A recent spell of hotly anticipated warm weather has brought visitors in their thousands to the north coast to settle with their picnic blankets on Portstewart Strand or go for ice-cream in Portrush, making the most of whatever summer we’ll get in this part of the world.
Nostalgia is a powerful thing and, as someone who has lived here for just a few years, already my memories of happy times spent in this part of the world — where my husband asked me to marry him, for example, or the giddy walk we took after we found out I was expecting a baby, or even just the times we’ve barbecued or read our books on the beach — are beginning to make me fond of this place.
It’s that element, I’d argue, that brings families back here year after year, spending their money on local getaways, a day at the amusements or a favourite restaurant they’ve been going to for years.
Knowing how people love this part of the world, I was ready to defend it when I saw a blog by one such holidaymaker Dr David Mitchell with the title ‘This is why the north coast of Ireland is so depressing’. Reading on, however, it soon becomes impossible to do so.
Because, despite the overwhelming natural beauty of the north coast as a whole — the major overriding factor that causes many to return — it’s true that the place has become, in parts, grubby around the edges. Dr Mitchell’s blog article uses pictures to illustrate just this, taken on a normal day on the north coast. In these pictures it’s hard to disagree with what’s right in front of your face.
Anyone who claims certain parts of the area haven’t been completely let go or that an acceptable standard has been adhered to is either in denial or can’t see what’s right in front of them.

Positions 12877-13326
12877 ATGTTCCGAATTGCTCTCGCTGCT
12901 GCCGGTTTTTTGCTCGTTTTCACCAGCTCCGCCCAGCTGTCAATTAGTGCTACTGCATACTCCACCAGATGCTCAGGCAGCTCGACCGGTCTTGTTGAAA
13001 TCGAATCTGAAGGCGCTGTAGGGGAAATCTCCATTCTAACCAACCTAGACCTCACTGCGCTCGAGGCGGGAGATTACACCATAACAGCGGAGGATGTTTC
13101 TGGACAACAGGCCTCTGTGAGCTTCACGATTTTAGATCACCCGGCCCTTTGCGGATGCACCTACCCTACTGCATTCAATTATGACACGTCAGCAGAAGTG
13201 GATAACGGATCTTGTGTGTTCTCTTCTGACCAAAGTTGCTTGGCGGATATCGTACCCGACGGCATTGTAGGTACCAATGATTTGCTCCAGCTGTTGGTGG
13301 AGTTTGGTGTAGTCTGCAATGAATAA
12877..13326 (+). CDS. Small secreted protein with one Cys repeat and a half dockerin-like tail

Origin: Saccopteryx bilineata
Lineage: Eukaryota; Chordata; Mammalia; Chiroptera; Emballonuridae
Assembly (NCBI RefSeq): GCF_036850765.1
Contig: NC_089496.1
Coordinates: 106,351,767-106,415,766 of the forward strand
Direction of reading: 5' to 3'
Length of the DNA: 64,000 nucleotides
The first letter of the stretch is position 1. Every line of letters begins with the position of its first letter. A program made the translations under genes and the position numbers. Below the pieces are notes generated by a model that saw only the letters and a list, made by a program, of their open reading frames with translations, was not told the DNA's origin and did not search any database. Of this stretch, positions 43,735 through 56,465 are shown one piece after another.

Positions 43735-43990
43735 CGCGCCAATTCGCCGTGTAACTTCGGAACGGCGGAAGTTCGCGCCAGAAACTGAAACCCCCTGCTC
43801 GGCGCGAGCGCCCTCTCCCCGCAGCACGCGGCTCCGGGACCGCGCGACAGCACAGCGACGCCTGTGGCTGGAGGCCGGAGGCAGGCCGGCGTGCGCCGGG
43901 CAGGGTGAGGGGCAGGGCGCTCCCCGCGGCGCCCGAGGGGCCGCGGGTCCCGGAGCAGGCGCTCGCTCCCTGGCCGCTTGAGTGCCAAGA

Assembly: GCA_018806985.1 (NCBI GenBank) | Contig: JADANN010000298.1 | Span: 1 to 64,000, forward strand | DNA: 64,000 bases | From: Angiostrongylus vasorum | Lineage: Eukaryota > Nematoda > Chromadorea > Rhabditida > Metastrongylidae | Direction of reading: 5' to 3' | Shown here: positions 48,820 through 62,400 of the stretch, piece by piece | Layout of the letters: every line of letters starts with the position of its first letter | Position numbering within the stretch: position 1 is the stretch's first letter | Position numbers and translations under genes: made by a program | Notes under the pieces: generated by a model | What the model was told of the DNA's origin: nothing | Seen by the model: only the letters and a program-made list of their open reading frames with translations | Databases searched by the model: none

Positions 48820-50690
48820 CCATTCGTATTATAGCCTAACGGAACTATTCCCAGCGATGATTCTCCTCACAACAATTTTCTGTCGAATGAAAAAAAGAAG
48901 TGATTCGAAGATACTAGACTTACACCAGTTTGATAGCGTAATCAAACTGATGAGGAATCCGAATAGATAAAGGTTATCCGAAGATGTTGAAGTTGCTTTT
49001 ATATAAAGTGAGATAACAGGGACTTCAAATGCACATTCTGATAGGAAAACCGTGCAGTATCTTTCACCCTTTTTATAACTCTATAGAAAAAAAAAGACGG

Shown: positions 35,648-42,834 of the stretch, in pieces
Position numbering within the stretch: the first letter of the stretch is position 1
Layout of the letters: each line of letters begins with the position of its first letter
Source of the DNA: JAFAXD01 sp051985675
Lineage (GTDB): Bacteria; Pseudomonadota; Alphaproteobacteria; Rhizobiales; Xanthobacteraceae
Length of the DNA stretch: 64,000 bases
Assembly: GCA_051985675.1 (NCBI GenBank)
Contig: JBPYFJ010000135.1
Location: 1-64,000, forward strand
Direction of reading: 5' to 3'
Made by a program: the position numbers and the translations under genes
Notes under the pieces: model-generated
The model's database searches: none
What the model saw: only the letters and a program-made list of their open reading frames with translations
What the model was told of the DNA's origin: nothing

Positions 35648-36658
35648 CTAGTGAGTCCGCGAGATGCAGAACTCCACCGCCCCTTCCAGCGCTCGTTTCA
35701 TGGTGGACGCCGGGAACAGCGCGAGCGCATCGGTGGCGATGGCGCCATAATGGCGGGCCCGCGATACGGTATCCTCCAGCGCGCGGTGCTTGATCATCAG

When I visit the coast, I see beaches and rugged landscapes, yes, but also the derelict buildings dotted along our landscape, too many to count.
I also see the steps around Portstewart or Portrush in bad need of replacement or, at the very least, a paint job to improve them beyond being a total eyesore.
Vintage signage can have its charm and is sold to the masses nowadays, but not when it’s been defaced numerous times, as it has been on the coast.
Meanwhile, the single most widespread design feature of the last century, pebbledash, is long gone from other parts of the island yet remains popular here.
Landmarks include strange, decaying structures that may once have been an electricity station, but who knows?
To detract from the occasional grimness of our surroundings, the natural features of the area couldn’t be more stunning. Just take your pick: any of our countless beautiful beaches with pale sand as far as the eye can see; rugged walks at the very edge of our island; or even just the view from our seaside towns.
Likewise, there’s no claim that people up here don’t have taste; any one of the beautifully designed homes or well-maintained gardens in the area would prove otherwise.
But it’s a shame, however, that much of our physical infrastructure hasn’t measured up over the years or been maintained to an acceptable standard for those who live or holiday here. It’s hard not to wonder whether it’s laziness on the part of politicians over the years, both locally and at Stormont, who know the north coast will always be a success of sorts because people will always flock here to go to the seaside, reminisce on their childhoods, or to play on a world-class golf course. It’s not hard to have no imagination when it’s never been required.
Underinvestment in the basics is largely to blame, but another future potential problem is the large number of second-hand homes that have been snapped up around the ‘triangle area’ particularly. There’s no doubt that many people who own second homes take great pride in the area in which they’re located.
But there’s also a danger that, with many of these properties unoccupied for nine months of the year, there are fewer and fewer people to advocate for both what they deserve and what should be expected in their local area and little reason to invest in a place where no one goes except during the summer holidays.
The legacy of Barry’s Amusements lives on in Curry’s Fun Park and there are still plenty of chip eaters, but many of us want more for ourselves and the next generation.
Those who are making some of the biggest contributions to the coast include any one of the new cafés making something new of tired shopfronts or taking over old buildings such as Native Seafood & Scran on Portstewart Promenade. It’s not asking for the world, but instead for a better contribution to the upkeep of our surroundings and for our towns not to be as run-down as they have been allowed to become.